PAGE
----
Four years ago, Deus Ex: Human Revolution stealthed onto the scene, punched through a wall and brought a new generation of gamers into the dystopian world first seen in 2000’s seminal Deus Ex.
There are so many factions fighting for dominance in the darker corners of Deus Ex’s world that there’s bound to be a great multiplayer game in there. Ideally it would play along the same lines as the single-player campaign – players would select augmentations they like, and save them on a soldier (ala loadouts from Call of Duty) – then battle it out in one of the game’s ‘hub’ areas.
Developers could make use of ‘verticality’ and have teams using all their augmentations to the maximum, turning invisible at will, jumping to obscene heights and punching through walls.
Plus, keep the team sizes small, and working together to snatch victory from your similarly augmented enemies would become a tense game of cat and mouse – especially if you fill the hubs with NPCs, like Assassin’s Creed’s excellent multiplayer offering. Such a mode should force gamers to think creatively to flush out and kill enemy agents – much like the core game, Deus Ex’s multiplayer should feel free to play outside the lines.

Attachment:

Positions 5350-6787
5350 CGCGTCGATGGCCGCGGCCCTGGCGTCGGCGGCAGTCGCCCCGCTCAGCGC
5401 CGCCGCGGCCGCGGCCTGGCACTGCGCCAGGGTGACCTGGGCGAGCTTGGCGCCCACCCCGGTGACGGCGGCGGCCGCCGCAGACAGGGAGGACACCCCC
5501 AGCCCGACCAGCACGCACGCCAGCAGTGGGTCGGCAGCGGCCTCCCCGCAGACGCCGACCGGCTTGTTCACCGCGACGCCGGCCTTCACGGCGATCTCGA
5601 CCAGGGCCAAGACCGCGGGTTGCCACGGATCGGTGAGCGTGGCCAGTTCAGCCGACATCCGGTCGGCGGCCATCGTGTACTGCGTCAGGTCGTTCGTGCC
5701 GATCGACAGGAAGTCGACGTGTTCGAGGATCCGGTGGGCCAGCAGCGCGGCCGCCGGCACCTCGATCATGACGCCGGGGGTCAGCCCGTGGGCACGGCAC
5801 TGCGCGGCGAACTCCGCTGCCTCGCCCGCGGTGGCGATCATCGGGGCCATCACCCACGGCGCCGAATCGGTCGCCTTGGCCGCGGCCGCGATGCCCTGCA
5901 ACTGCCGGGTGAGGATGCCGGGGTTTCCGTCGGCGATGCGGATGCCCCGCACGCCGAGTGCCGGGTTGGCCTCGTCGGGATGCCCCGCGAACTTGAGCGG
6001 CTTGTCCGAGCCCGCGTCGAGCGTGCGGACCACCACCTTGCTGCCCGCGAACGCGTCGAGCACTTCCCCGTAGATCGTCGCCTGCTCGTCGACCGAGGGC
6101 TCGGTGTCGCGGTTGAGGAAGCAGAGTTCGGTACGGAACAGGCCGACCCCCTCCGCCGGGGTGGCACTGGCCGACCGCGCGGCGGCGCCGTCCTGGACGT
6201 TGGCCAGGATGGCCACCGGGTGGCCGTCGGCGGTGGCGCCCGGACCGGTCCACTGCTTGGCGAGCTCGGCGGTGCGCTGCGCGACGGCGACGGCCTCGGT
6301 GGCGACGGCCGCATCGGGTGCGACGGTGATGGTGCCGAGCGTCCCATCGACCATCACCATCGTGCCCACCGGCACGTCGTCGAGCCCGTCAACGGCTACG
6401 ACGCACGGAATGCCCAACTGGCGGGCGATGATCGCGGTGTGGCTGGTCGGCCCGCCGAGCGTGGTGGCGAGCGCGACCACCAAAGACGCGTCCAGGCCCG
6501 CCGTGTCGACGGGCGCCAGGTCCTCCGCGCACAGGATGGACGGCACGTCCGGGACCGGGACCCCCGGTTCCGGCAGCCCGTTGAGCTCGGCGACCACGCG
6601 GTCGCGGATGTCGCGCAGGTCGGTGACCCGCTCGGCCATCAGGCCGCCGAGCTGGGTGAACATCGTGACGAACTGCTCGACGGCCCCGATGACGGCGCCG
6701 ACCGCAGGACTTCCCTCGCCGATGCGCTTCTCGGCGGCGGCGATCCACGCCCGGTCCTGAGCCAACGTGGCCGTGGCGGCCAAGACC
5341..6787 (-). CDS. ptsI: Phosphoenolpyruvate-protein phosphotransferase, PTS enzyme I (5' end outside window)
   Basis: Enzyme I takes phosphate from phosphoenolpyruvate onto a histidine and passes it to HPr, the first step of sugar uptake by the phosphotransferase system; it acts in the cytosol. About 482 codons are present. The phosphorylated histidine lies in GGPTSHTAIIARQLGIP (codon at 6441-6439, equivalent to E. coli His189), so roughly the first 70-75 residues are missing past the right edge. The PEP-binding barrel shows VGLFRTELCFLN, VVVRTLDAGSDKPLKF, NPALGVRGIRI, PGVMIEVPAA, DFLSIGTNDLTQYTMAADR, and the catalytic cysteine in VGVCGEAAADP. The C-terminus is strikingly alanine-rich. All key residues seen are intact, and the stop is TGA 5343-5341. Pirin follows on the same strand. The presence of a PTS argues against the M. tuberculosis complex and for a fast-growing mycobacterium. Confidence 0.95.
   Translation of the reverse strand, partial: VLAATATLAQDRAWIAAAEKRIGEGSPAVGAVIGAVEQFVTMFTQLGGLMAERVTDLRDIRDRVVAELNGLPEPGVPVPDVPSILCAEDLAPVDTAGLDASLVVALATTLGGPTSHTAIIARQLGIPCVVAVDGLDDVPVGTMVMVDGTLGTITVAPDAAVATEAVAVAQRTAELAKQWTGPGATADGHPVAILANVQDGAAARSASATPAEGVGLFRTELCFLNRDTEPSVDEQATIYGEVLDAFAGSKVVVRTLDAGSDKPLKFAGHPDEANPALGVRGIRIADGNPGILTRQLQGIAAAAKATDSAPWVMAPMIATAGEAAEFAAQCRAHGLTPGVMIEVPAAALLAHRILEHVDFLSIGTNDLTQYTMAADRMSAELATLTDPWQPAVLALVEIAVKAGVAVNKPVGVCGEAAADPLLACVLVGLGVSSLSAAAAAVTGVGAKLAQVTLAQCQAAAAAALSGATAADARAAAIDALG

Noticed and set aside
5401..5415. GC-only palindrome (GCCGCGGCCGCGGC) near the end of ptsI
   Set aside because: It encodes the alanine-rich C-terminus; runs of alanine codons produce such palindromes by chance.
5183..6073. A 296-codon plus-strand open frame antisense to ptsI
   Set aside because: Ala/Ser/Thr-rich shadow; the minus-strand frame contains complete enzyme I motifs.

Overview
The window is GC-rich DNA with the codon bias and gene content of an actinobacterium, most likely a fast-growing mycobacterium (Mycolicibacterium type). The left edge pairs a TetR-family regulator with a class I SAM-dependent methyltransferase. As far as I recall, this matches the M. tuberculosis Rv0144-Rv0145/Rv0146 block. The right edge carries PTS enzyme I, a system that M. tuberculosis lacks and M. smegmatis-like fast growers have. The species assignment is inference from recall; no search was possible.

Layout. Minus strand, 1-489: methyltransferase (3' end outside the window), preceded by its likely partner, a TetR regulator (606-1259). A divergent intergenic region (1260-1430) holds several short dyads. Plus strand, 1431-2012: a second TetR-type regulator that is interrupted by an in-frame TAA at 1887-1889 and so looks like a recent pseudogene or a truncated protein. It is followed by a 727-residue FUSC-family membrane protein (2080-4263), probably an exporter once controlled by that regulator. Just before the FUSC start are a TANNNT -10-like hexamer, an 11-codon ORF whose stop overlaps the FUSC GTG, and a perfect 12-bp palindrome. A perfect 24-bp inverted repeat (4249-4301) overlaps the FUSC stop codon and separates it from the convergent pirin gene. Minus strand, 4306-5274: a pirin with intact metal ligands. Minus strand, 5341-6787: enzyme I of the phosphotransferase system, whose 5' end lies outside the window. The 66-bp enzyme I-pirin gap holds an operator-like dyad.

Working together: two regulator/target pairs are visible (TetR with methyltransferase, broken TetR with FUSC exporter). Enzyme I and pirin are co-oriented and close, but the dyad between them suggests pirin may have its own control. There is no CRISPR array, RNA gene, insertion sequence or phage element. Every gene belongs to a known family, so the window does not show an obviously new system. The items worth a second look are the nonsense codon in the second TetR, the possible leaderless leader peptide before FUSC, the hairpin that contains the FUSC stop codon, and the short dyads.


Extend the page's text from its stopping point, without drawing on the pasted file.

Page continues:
Plus, you could create maps drawn from the series’ deep lore, such as Area 51, Hell’s Kitchen or the vertical city of Hengsha.
..imagine a multi-tiered 'ghetto city', filled with NPCs, moving and rioting and fighting - all of which the player can move through and influence
Proper boss battles
If there was one criticism that appeared in every review of Deus Ex: Human Revolution, it was the boss battles. Farmed out to a company outside Square-Enix for some unknown reason, DE:HR’s final encounters broke the flow of the action completely, and committed a cardinal sin of Deus Ex: denying the player choice.
Ideally, the next Deus Ex should still feature climatic boss fights, but you should be allowed to use your brain, guile, luck and augmentations to avoid them, or win them in a way other than by repeatedly shooting your foe.